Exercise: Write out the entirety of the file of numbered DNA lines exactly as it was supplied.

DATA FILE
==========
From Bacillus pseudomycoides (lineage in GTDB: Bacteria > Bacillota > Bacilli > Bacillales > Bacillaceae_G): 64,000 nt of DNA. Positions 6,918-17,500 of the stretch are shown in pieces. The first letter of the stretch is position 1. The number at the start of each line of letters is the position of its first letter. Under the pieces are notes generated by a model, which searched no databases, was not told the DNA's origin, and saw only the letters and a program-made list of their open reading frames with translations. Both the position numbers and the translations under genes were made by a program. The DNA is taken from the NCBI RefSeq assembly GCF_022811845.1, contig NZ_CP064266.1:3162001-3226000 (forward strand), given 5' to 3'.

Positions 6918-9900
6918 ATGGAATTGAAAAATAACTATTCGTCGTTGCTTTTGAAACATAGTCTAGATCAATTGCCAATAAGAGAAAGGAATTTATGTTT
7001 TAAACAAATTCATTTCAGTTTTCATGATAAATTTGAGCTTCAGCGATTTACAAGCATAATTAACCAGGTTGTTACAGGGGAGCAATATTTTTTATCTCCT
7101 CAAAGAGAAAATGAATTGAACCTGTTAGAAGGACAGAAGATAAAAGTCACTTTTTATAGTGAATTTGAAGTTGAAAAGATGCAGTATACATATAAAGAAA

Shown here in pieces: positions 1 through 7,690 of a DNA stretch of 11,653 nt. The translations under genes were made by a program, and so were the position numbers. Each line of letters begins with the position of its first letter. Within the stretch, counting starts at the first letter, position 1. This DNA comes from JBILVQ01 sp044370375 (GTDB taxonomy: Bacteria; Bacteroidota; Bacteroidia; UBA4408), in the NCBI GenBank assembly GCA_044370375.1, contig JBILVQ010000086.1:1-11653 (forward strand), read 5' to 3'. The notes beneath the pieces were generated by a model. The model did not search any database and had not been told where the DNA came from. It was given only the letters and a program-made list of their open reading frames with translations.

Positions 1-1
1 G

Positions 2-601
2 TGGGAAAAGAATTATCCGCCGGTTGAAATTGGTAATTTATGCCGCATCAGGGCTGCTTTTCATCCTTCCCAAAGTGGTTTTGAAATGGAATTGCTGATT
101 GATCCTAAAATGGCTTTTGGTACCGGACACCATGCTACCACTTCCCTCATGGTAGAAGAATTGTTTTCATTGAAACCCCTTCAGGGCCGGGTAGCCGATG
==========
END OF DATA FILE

From Bacillus pseudomycoides (lineage in GTDB: Bacteria > Bacillota > Bacilli > Bacillales > Bacillaceae_G): 64,000 nt of DNA. Positions 6,918-17,500 of the stretch are shown in pieces. The first letter of the stretch is position 1. The number at the start of each line of letters is the position of its first letter. Under the pieces are notes generated by a model, which searched no databases, was not told the DNA's origin, and saw only the letters and a program-made list of their open reading frames with translations. Both the position numbers and the translations under genes were made by a program. The DNA is taken from the NCBI RefSeq assembly GCF_022811845.1, contig NZ_CP064266.1:3162001-3226000 (forward strand), given 5' to 3'.

Positions 6918-9900
6918 ATGGAATTGAAAAATAACTATTCGTCGTTGCTTTTGAAACATAGTCTAGATCAATTGCCAATAAGAGAAAGGAATTTATGTTT
7001 TAAACAAATTCATTTCAGTTTTCATGATAAATTTGAGCTTCAGCGATTTACAAGCATAATTAACCAGGTTGTTACAGGGGAGCAATATTTTTTATCTCCT
7101 CAAAGAGAAAATGAATTGAACCTGTTAGAAGGACAGAAGATAAAAGTCACTTTTTATAGTGAATTTGAAGTTGAAAAGATGCAGTATACATATAAAGAAA

Shown here in pieces: positions 1 through 7,690 of a DNA stretch of 11,653 nt. The translations under genes were made by a program, and so were the position numbers. Each line of letters begins with the position of its first letter. Within the stretch, counting starts at the first letter, position 1. This DNA comes from JBILVQ01 sp044370375 (GTDB taxonomy: Bacteria; Bacteroidota; Bacteroidia; UBA4408), in the NCBI GenBank assembly GCA_044370375.1, contig JBILVQ010000086.1:1-11653 (forward strand), read 5' to 3'. The notes beneath the pieces were generated by a model. The model did not search any database and had not been told where the DNA came from. It was given only the letters and a program-made list of their open reading frames with translations.

Positions 1-1
1 G

Positions 2-601
2 TGGGAAAAGAATTATCCGCCGGTTGAAATTGGTAATTTATGCCGCATCAGGGCTGCTTTTCATCCTTCCCAAAGTGGTTTTGAAATGGAATTGCTGATT
101 GATCCTAAAATGGCTTTTGGTACCGGACACCATGCTACCACTTCCCTCATGGTAGAAGAATTGTTTTCATTGAAACCCCTTCAGGGCCGGGTAGCCGATG